Someday soon, cyclists might never again have to worry about running out of water on a hot and humid day.
A gadget created by Kristof Retezár, an industrial design student at the University of Applied Arts in Vienna, collects and condenses moisture from the air while a bicycle is in motion. It then fills up a water bottle attached to the bike frame.
Named after the Roman god of wells and springs, “Fontus” uses the principle of thermoelectric cooling, in which an electricity-powered heat pump transfers heat from one side of a container to another.
Fontus is still in the prototype stage. The design was recently a finalist for the 2014 James Dyson Award, an international design competition. Read more
LOS ANGELES (AP) — An Orange County appeals court ruled Monday that San Juan Capistrano’s tiered water rates are unconstitutional, potentially dealing a blow to agencies statewide that have used the pricing structure to encourage water conservation.
The 3-0 ruling by the 4th District Court of Appeal upholds a Superior Court judge’s decision that found that charging bigger water users incrementally higher rates violates a voter-approved law that prohibits government agencies from charging more than the cost of a service. Read more
Most of us have been taught since childhood to be careful in our use of water. We’ve been encouraged to take shorter showers, not let the water faucet run while brushing our teeth or shaving, or to install water-efficient plumbing fixtures such as low-flow toilets in our homes to conserve water.
The Salmon River in Idaho, one of the very few well-protected rivers in the lower 48 states.
Each of these water-saving measures is important, and practicing them should be part of everyone’s water conservation ethic. Each of these actions will reduce the volume of water that must be withdrawn from natural habitats such as rivers, lakes, and aquifers, leaving more water to support fish and other aquatic life. Water conservation can help cities avoid water shortages, or enable a city’s population to expand without having to further deplete freshwater sources. By using less water we are also using less energy, because it takes a lot of electricity to pump water from a water source, purify it for our use, distribute it to our homes and businesses, and clean it again after we’ve used it. Read more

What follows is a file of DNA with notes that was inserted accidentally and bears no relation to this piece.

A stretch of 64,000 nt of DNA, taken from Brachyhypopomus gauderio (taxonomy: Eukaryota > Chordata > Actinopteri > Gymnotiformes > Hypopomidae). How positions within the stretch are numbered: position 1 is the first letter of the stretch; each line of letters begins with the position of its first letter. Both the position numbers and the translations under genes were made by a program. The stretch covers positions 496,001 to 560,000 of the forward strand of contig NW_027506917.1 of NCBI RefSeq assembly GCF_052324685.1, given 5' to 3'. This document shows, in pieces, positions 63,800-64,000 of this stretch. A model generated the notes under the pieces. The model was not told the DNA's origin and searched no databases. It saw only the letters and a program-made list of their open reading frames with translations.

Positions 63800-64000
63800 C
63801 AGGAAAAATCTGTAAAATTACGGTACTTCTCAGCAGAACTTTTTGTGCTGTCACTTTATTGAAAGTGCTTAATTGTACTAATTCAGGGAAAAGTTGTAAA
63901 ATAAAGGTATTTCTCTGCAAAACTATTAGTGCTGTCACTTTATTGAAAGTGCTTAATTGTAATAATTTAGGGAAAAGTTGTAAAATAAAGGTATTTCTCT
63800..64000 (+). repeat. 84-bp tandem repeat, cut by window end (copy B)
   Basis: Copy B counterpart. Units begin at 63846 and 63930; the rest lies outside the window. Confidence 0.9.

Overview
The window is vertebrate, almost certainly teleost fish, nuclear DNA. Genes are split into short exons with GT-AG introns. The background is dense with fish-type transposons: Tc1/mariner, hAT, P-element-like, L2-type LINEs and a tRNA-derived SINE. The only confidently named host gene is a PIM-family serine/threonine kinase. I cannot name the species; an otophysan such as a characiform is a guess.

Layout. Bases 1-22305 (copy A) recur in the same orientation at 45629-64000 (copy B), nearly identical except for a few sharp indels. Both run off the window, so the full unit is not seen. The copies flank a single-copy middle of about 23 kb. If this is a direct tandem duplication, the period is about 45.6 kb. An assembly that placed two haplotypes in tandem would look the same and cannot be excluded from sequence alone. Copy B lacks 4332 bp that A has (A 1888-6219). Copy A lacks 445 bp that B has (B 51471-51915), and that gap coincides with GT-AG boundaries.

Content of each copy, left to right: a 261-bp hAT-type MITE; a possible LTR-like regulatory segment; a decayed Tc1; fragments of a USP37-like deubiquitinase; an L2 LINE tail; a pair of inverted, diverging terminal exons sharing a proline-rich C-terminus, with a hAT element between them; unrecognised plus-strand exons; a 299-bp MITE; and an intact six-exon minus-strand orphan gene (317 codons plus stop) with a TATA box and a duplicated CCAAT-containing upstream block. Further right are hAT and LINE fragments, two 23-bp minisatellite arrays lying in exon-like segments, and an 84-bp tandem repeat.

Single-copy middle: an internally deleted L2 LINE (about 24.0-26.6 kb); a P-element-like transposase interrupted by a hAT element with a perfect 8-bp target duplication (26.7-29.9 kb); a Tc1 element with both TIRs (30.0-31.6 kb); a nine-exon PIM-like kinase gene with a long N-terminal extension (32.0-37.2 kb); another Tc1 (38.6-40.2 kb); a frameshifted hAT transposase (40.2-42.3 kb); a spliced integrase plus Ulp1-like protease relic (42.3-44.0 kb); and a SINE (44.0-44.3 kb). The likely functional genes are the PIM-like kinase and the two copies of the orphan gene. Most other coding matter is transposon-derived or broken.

A remote Indian village is responding to global warming-induced water shortages by creating large masses of ice, or “artificial glaciers,” to get through the dry spring months.
Located on the western edge of the Tibetan plateau, the village of Skara in the Ladakh region of India is not a common tourist destination.
“It’s beautiful, but really remote and difficult to get to,” said Amy Higgins, a graduate student at the Yale School of Forestry & Environmental Studies who worked on the artificial glacier project.
“A lot of people, when I met them in Delhi and I said I was going to Ladakh, they looked at me like I was going to the moon,” said Higgins, who is also a National Geographic grantee. Read more
Citing potentially severe impacts on water supply and power operations, a group of public water and power agencies is asking the State Water Resources Control Board to delay any revision of Delta flow objectives until key analyses can be completed as part of the Bay-Delta Conservation Plan.
In a letter submitted to the State Board, the water and power organizations said flow criteria developed by Board staff in a narrow process in 2010 would have devastating effects on beneficial uses of water if formally adopted by the State Board. Storage levels in key reservoirs would be greatly reduced by the end of summer in many years, hydropower generation would be reduced by an average of 30%, and temperature objectives designed to help winter- and fall-run salmon would not be met in most years, according to the letter. Water supplies for a variety of uses would also be severely reduced. Read more